TAMPA, Fla. (WFLA) — Wednesday marks the 102nd anniversary of the Tampa Bay area’s deadliest and most destructive hurricane – the 1921 Tarpon Springs hurricane.
As the name suggests, the storm made landfall in Tarpon Springs as a major hurricane. It was the last major storm to directly impact Tampa Bay.
According to the National Weather Service (NWS), winds were estimated at Category 3 strength during landfall – well over 100 mph – according to data from nearby ships. It weakened slightly from its peak of 140 mph in the days leading up to landfall.
Back then, the instruments used for key measurements like wind speed and air pressure were not widely available, and forecasters had to supplement the sparse data with climatological trends of previous hurricanes. Generally speaking, storms moving over the Gulf of Mexico tended to pass well north of Tampa, according to the NWS, so that was what forecasters predicted.
“It was unfortunately ‘the perfect storm’ for the Tampa Bay area because we were on the dirty side of it,” WFLA meteorologist Rebecca Barry said.
A huge area of the Florida Gulf coast – from Pasco County down into southwest Florida – was hit by up to 11 feet of storm surge. The impacts were severe, with the NWS reporting that “a significant amount of the structures” along the shore were destroyed.
Those impacts were felt beyond the Pinellas County coast. The downtown Tampa, Bayshore Boulevard and Ybor City areas were inundated.
There were reports of waves breaking in Ybor City, according to NWS.
“It drove all of the storm surge into the bay,” Barry said. “And as we know, bays can funnel the storm surge to even higher levels.”
The resulting surge destroyed most of the seawall and sent water spilling over onto Bayshore Boulevard in Tampa.
Water found its way into homes and businesses along the bay, from Hyde Park to Downtown Tampa. The surge pushed debris inland and left it behind as it receded.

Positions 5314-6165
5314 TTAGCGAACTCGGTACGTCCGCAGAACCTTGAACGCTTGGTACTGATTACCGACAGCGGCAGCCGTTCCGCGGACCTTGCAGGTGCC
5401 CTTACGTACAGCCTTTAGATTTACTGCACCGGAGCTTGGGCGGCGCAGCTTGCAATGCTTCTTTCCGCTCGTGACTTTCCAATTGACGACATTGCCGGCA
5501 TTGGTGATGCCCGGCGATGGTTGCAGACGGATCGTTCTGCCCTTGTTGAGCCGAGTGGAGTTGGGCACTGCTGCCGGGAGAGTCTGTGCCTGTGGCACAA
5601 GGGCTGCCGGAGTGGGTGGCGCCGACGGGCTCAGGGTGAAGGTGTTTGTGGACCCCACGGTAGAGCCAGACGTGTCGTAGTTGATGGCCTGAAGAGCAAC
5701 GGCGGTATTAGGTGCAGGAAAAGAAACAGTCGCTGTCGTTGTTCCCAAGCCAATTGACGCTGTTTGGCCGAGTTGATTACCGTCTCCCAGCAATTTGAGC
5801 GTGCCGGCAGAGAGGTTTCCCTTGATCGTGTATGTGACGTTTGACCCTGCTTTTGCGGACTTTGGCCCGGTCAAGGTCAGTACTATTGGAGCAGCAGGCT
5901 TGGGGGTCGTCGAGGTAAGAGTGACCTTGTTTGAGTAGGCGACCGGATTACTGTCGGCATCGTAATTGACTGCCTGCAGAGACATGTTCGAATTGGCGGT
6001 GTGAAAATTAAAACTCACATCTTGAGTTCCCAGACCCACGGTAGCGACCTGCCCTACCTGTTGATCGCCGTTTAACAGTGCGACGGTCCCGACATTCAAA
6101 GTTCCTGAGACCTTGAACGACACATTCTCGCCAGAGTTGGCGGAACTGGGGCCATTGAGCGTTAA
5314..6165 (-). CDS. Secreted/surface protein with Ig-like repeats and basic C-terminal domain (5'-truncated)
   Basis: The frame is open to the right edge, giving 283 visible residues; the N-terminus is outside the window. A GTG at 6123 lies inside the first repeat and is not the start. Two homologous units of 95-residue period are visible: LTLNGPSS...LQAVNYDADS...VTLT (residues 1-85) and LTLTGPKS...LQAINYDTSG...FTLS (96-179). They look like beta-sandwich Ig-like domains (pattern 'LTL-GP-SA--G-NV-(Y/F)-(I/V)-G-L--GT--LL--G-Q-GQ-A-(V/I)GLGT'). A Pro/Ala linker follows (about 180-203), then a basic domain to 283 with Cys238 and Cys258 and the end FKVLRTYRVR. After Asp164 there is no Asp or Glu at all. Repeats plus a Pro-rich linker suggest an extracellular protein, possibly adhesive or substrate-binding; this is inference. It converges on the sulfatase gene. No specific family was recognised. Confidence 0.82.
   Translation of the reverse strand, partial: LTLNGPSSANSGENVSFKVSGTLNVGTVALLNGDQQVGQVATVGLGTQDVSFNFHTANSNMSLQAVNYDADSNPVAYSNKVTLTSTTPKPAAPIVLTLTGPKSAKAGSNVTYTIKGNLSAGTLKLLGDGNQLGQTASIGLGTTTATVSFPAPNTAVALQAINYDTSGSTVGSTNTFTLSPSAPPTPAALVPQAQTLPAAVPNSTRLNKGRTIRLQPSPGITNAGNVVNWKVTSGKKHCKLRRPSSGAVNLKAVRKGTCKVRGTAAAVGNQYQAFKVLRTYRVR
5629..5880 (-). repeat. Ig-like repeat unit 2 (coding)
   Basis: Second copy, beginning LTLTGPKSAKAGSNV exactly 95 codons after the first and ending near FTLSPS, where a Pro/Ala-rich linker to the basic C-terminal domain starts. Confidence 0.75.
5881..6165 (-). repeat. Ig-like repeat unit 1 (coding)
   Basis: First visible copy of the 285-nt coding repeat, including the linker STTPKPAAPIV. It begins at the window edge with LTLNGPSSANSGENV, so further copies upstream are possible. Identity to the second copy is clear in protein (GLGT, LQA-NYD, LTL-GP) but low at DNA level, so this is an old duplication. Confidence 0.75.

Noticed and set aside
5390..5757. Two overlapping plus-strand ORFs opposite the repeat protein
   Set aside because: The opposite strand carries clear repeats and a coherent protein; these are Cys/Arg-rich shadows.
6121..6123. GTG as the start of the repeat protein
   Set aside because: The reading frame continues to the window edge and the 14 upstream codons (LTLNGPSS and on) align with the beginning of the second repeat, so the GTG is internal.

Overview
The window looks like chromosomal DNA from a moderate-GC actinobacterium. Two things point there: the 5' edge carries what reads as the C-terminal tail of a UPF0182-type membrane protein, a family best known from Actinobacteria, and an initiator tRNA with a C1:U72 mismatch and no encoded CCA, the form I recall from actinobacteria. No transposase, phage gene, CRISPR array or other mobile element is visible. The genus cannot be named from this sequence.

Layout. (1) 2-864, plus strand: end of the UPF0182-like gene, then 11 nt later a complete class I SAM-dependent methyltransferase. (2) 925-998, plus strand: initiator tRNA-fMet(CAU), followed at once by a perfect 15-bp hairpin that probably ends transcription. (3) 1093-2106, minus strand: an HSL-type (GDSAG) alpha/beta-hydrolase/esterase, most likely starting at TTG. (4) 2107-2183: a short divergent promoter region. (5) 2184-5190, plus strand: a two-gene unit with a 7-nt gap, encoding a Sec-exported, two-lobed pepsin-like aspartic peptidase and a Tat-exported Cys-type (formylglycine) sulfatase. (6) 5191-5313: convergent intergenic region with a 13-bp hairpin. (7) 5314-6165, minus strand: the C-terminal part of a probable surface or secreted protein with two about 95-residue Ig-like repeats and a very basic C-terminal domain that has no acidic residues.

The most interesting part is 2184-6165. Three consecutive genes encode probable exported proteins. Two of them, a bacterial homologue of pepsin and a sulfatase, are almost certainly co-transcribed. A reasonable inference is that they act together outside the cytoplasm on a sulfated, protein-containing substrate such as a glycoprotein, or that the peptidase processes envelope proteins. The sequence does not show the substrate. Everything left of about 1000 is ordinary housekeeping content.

Beyond the shoreline, the storm also toppled large trees and knocked out power.
Infrastructure was immensely impacted, with coastal roads and trolley tracks becoming impassible after the storm. It resulted in millions of dollars in damage.
Eight deaths were attributed to the Tarpon Springs hurricane. Most were due to drowning along the coast, while the rest were from fallen debris like live wires, according to NWS.
The storm also dealt a huge blow to local agriculture, especially the citrus industry. Entire fields were destroyed by the hurricane-force winds, while others were ruined by saltwater intrusion from the storm surge.
In the century that followed, Tampa Bay experienced several close calls, but the region would ultimately avoid a direct hit from a major hurricane. Various folklore and tales were created to explain the area’s good fortune when it comes to storms – such as the idea that a Native American blessing shielded the land.
In reality, the Tampa Bay area is simply more protected from hurricanes than other regions of Florida, as a WFLA-Columbia University study revealed. Positioned between two steering winds that help to guide hurricanes, a storm must “thread the needle” by veering inward at the perfect angle and at the right time to hit the region directly.
“What the Tampa Bay area has experienced over the past couple of centuries is pretty much what we should expect to see in the climate of the 1900s and early 2000s,” WFLA Chief Meteorologist and Climate Expert Jeff Berardelli wrote in an analysis of the study. “In other words, it’s not luck, this was just normal for the Tampa Bay area during the previous seven decades.”